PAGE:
Tamara Passey, author of the The Christmas Tree Keeper: A Novel, was born and raised in Massachusetts around a large family, one that has served as inspiration for most of her writing. She loves most creative endeavors and when she isn’t writing or re-writing, you can find her baking or cross-stitching or walking–though not all at the same time. She lives with her husband and children in Arizona.
Welcome to the books of
Eleanor is saving her grandmother’s fudge business but is becoming like Scrooge in the process.
The consultant she hires to help is a friend from high school who hasn’t given up his secret crush for her.
Will the Christmas spirit melt her heart or will she miss out on the love of her life?
Q&A With the Author:
1. Describe yourself in 50 words or less.
I like to create stories with words. In between writing projects, I like to paint pictures. I’m a self-taught cook and a self-taught author. I like art museums and gardens. I read eclectically. Memoir, historical, classics, young adult. I love to go on adventures with my family.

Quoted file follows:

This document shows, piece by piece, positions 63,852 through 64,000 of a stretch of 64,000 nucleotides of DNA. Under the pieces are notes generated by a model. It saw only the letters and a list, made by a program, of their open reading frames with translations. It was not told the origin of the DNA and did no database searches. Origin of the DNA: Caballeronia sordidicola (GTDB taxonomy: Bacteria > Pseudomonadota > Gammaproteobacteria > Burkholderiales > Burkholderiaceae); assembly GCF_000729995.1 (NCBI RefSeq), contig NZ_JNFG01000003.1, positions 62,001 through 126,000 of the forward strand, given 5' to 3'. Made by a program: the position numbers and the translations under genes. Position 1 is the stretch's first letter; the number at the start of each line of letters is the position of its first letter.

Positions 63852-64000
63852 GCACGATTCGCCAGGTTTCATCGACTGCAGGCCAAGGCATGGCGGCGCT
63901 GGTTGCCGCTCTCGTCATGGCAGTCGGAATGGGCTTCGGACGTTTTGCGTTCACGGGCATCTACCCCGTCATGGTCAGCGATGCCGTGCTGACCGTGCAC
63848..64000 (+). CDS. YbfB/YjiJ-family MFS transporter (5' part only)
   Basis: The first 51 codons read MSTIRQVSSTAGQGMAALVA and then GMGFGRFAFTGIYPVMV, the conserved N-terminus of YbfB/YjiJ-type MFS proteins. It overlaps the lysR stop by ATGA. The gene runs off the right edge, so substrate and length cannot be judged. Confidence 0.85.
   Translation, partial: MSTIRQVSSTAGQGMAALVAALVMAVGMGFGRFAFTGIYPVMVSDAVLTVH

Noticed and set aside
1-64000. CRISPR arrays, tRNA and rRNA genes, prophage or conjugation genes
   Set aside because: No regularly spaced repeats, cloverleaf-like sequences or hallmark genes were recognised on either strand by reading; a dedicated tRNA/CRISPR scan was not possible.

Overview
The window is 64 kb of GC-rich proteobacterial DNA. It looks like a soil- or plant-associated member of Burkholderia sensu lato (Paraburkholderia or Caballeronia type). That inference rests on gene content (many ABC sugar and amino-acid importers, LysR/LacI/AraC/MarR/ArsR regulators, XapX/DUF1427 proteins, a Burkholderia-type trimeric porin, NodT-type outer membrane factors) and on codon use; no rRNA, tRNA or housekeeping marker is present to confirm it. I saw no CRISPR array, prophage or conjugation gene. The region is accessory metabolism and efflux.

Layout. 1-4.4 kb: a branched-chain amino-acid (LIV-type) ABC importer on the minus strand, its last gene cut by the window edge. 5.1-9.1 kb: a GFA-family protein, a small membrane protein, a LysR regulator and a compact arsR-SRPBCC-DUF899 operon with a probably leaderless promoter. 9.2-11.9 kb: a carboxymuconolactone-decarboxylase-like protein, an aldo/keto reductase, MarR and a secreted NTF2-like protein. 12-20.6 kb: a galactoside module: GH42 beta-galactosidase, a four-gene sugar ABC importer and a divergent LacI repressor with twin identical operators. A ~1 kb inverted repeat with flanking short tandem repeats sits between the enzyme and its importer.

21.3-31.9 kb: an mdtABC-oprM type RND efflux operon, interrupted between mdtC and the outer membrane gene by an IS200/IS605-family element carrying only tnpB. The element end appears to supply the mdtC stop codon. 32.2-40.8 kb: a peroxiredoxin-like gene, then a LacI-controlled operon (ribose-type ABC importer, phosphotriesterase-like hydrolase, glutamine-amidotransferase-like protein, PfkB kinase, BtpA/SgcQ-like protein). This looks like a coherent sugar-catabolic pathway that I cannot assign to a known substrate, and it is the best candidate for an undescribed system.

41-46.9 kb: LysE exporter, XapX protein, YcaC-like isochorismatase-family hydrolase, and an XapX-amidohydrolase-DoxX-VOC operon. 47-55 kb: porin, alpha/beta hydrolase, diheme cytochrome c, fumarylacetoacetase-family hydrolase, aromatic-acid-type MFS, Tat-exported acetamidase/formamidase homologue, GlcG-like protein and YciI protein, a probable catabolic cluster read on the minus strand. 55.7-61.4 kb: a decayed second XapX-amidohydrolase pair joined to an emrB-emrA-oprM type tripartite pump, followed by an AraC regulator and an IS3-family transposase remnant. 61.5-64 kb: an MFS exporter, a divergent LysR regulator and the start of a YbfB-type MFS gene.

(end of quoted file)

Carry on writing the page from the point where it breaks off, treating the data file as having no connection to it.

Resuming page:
2. What do you love most in the world? My family and simple joys like autumn leaves and apple pie.
3. What inspired you to become an Author? So many good books.
4. What is your favorite Winter / Holiday tradition? Attending an annual concert and lights display with family.
5. What is your trick for getting past writer’s block? And what advice do you have for other authors who are struggling to tell their story? My trick is a non-negotiable deadline—like a holiday. That keeps me in my chair and writing as much as possible. For authors struggling—when you are tired, learn to rest, not quit. In the words of Julie Berry, remember when life is hard, writing is the antidote.
6. Now that we’ve gotten to know each other, tell me a story. It can be long or short. From your childhood or last week. Funny, sad, or somewhere in between. Just make sure it’s yours. What’s your story?
How about a poem that tells a story?
They need you and need you and need you
Until they don’t
Because you’ve taught them well and
Shown them the way and
Given them all you have
Your heart and your soul and your favorite flat iron.
They thank you, they hug you, and they leave you
In one motion
They are off and you wouldn’t have it any other way
This is why you carried them, why you fed them, and why you held their hand
So one day
They could let go
And live their beautiful life.